Weekend Chef here, with a project idea that we wanted to share with you. We have tried for years to grow our own veggies at our house with very little success. Every spring for the past 5 or 6 years, we have bought seeds and grow kits and pots and potting soil and…well that’s about it. Our seeds sprout and we plant them outside on the deck in nice big plastic pots. We are rewarded with a few runt tomatoes, sad peppers, and mini zucchini and then winter comes and we put everything in the shed. Meanwhile, we watch longingly at my dad harvest an abundance of all that he chooses to grow with ease. What does he do that’s so great? Well, it turns out that the homemade garden boxes make all the difference (or so we hope). This spring, the we’re stealing his idea and building some of the boxes for ourselves. Game on!
Credit goes to this YouTube channel GardenFrugal for the step-by-step instructions of building these things. The host, Clint, shares his ideas in a down-home video that is way more informative than entertaining. But education is what we needed. So here’s our pictures and story of building the three identical garden boxes that hopefully will allow us to give away bags of extra vegetables over the course of the next few months.
The materials can be found on the cheap. Per Clint’s specific instructions, we bought Rubbermaid “Roughneck” storage tubs in the 18 gallon size for $7.97 each at our local WallyMart. These were the most expensive parts and the total for each box probably came to $13 plus plants and dirt. Ours are dark blue. You will als0 need perforated drainage pipe and PVC pipe around 1 inch in diameter.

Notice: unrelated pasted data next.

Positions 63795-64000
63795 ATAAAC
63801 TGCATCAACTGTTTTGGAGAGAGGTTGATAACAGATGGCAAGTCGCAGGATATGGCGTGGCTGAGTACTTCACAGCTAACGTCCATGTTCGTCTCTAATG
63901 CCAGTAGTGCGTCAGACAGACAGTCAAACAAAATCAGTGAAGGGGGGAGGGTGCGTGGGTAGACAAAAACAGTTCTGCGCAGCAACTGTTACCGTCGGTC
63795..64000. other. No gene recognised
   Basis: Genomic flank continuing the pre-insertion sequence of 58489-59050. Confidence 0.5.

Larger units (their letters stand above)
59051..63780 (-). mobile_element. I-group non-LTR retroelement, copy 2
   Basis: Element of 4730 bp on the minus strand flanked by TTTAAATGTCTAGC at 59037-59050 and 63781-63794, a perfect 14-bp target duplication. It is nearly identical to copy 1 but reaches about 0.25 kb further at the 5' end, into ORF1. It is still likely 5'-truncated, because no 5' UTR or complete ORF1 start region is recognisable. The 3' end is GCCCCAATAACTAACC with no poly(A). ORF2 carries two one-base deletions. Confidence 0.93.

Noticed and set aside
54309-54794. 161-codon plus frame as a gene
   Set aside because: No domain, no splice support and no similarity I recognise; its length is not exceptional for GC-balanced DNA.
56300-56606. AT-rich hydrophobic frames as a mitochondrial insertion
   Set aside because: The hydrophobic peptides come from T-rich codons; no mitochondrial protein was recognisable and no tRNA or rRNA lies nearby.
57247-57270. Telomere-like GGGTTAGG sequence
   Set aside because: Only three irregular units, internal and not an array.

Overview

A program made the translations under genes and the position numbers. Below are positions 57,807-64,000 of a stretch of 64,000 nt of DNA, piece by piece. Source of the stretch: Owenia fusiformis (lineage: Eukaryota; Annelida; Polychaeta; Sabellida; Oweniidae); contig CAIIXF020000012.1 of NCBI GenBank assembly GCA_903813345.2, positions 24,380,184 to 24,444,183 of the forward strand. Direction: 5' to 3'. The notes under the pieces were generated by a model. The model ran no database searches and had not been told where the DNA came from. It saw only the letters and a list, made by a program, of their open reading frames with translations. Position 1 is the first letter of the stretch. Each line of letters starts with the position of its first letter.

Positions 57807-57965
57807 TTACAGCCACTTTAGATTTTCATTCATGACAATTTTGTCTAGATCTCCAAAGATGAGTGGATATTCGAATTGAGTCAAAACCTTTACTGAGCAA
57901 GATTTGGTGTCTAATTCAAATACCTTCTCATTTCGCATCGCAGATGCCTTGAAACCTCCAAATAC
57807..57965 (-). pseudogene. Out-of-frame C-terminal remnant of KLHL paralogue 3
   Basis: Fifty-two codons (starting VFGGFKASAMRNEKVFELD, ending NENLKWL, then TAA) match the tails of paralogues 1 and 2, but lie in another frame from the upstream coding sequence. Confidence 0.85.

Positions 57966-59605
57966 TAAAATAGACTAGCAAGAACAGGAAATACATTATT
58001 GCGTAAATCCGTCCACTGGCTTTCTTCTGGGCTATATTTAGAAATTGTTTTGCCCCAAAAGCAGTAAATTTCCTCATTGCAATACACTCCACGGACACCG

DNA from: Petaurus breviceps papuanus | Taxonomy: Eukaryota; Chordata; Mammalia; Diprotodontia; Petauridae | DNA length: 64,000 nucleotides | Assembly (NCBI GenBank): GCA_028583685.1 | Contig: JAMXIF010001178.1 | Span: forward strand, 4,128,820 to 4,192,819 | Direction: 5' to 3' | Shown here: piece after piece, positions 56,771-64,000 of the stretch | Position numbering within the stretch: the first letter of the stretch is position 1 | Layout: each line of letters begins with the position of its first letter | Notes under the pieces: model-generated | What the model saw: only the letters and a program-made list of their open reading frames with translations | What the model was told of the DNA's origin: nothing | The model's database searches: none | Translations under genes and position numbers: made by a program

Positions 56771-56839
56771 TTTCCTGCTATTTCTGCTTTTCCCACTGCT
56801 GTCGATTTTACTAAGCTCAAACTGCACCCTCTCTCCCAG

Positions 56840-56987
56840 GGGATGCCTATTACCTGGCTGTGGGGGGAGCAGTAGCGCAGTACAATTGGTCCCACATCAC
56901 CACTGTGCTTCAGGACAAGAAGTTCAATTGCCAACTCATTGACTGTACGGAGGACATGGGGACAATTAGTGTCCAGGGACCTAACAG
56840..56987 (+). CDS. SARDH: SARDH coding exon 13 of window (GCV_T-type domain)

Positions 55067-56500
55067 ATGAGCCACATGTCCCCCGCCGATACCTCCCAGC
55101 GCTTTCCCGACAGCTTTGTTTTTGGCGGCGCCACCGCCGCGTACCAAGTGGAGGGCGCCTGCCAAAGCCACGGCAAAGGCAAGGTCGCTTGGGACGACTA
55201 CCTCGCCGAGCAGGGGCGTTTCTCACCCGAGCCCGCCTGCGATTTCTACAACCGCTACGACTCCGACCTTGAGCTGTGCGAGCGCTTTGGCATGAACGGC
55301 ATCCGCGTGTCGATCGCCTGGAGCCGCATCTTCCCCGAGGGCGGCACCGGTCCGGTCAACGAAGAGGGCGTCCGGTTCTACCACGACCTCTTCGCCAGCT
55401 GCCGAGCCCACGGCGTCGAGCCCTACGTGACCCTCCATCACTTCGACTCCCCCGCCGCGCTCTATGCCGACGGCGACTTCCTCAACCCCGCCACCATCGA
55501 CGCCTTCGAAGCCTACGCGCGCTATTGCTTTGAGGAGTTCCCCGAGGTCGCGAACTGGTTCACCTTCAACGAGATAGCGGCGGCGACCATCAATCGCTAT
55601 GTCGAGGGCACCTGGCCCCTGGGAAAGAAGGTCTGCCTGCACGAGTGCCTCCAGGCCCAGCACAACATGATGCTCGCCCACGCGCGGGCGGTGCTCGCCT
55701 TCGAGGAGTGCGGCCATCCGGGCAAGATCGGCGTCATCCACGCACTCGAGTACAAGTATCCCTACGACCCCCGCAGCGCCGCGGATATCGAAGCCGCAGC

The first step is to cut the lid of the tub at the line where the middle dimple starts. This will create the reinforcing edge of the tub and will allow you to add a protective layer over your dirt with plastic or burlap (clipped in with this edge piece). Here is what this looks like so far:
Next, the drainage pipe needs to be cut to act as the support for the bottom of the tub. Each tub will need 6 pieces cut evenly (I cut ours at 12 ribs). The pipe is actually really easy to cut with scissors as the plastic strong but thin. Use a piece of cut pipe as a template for two holes in the lid piece that we cut earlier. Draw the circles with a marker and cut out the holes. Also cut a notch out of the corner for the PVC water fill pipe.Make two slightly longer pipe pieces (15 ribs each) that will go into the lid and get filled with dirt. At this point, I added a layer of newspaper and this will help to keep the dirt from falling into the gaps. One last step here, drill a small (I did 1/4″) hole a few inches below the dirt line on the side of the tub. This will keep your system from getting flooded. Lastly, the PVC pipe needs to get cut at 45 degrees on one end and flat on the other. The angled cut goes on the bottom to keep the pipe from getting stuck to the bottom of the tub.
Now it’s dirt time! Fill the longer ribbed pipes with dirt and pack it down. These will act as wicks to draw moisture up to the plants. Then fill the top portion of the tub with dirt or potting mix within a few inches of the top and fill the lower section with water until the drain hole starts leaking. Go ahead and plant the fruits and vegetable of your choice. This year, we decided not to start with seeds and bought already-growing plants: yellow peppers, tomatoes, strawberries, and zucchini.
Everything seems to be working so far. The top photo was taken yesterday, 3 weeks after planting, but we will report back once edible things start growing. To be continued…